Faith by Len Deighton (1994)

‘If there’s one thing I pride myself on, it’s being able to sort out complicated technical material so it can be understood by the layman.’ ‘Yes, you have a mechanical mind, Dicky, I said. ‘So why don’t you wind it up this week? Yes, I’ve heard that joke, Bernard. It’s time you got some new […]

Violent Ward by Len Deighton (1993)

I had a bad feeling about this one – books set in America by British writers are often duff – but this is Deighton’s most enjoyable novel for years. Mickey Murphy It’s a first-person narrative in the voice of Mickey Murphy, a street-wise, fast-talking, unscrupulous Los Angeles lawyer. Inevitably, he’s divorced – the novel opens […]

City of Gold by Len Deighton (1992)

Part one – Plot summary Cairo during the war Because of the chameleon on the book cover I thought this might be another novel set in South America, the setting of MAMista, but in fact this one is set in wartime Cairo – apparently known back then as the ‘city of gold’ – in January 1942, as […]

MAMista by Len Deighton (1991)

In The Night Manager we saw how John le Carré reacted to the fall of the Berlin Wall, the collapse of the Soviet Union and the end of the Cold War – the subjects which had provided his fictional bread and butter for nearly thirty years. He reacted by moving the same organisation – British Intelligence […]

Red Square by Martin Cruz Smith (1992)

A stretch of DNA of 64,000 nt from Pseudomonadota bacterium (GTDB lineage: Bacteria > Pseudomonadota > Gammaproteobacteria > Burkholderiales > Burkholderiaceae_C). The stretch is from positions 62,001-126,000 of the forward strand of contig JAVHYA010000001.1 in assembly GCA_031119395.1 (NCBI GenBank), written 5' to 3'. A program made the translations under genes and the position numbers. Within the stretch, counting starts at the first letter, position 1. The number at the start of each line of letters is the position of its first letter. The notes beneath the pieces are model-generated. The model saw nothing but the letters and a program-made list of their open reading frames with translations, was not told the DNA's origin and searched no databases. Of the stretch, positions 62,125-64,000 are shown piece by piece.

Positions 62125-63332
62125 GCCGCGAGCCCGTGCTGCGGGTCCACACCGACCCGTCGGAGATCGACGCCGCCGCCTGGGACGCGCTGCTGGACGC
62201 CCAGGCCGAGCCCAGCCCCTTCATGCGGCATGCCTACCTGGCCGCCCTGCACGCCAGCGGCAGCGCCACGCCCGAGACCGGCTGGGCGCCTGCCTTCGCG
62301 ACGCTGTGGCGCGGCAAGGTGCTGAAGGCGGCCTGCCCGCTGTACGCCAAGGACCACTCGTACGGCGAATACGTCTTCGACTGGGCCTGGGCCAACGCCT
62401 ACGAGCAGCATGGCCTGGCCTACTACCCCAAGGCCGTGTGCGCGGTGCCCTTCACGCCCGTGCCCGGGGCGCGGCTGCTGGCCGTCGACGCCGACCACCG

Sometimes Arkady had the feeling that while he was away, God had lifted Moscow and turned it upside down. It was a nether-Moscow he had returned to, no longer under the grey hand of the Party. (p.41) The third in the Arkady Renko series is the longest so far, at 472 pages. Like the first […]

Spy Sinker by Len Deighton (1990)

This the third and final novel in the second trilogy of books about 40-something British intelligence officer Bernard Samson. In the first trilogy (Berlin Game, Mexico Set, London Match) his gorgeous, clever wife Fiona was exposed as a high-level ‘mole’ in the Department and forced to flee in a hurry to East Berlin. In the […]

Spy Line by Len Deighton (1990)

This is the second novel in the second trilogy about 40-something British intelligence agent, Bernard Samson. At the end of its predecessor he was on the run in Berlin, an arrest warrant issued by his own side for treason, presumably because he had been investigating (and publicising) a top secret slush fund which his wife […]

Spy Hook by Len Deighton (1988)

No matter where I went or what I did, Berlin would always be home for me. My father had been Resident long ago… and Berlin held all my happy childhood recollections. (p.43) The previous trilogy (Berlin Game, Mexico Set, London Match) featuring just-turning-forty British spy Bernard Samson all took place in the space of a […]

Winter by Len Deighton (1987)

‘And how would Himmler benefit?’ ‘If Fritsch went, the Reihsführer-SS would also take the opportunity to extend his powers.’ ‘Himmler, extend his powers? My God, the fellow has taken over all the police forces in Germany. And now he’s expanded this SS army of his to two regiments, plus a combat-engineer company and a communications […]

London Match by Len Deighton (1985)

I nodded and wondered where Posh Harry had got the idea that Bret was suspected of leaking to the Americans. Was that Lange’s misinterpretation or Harry’s? Or was it simply that no one could start to envisage him doing anything as dishonourable as spying for the Russians? And if that was it, was I wrong? […]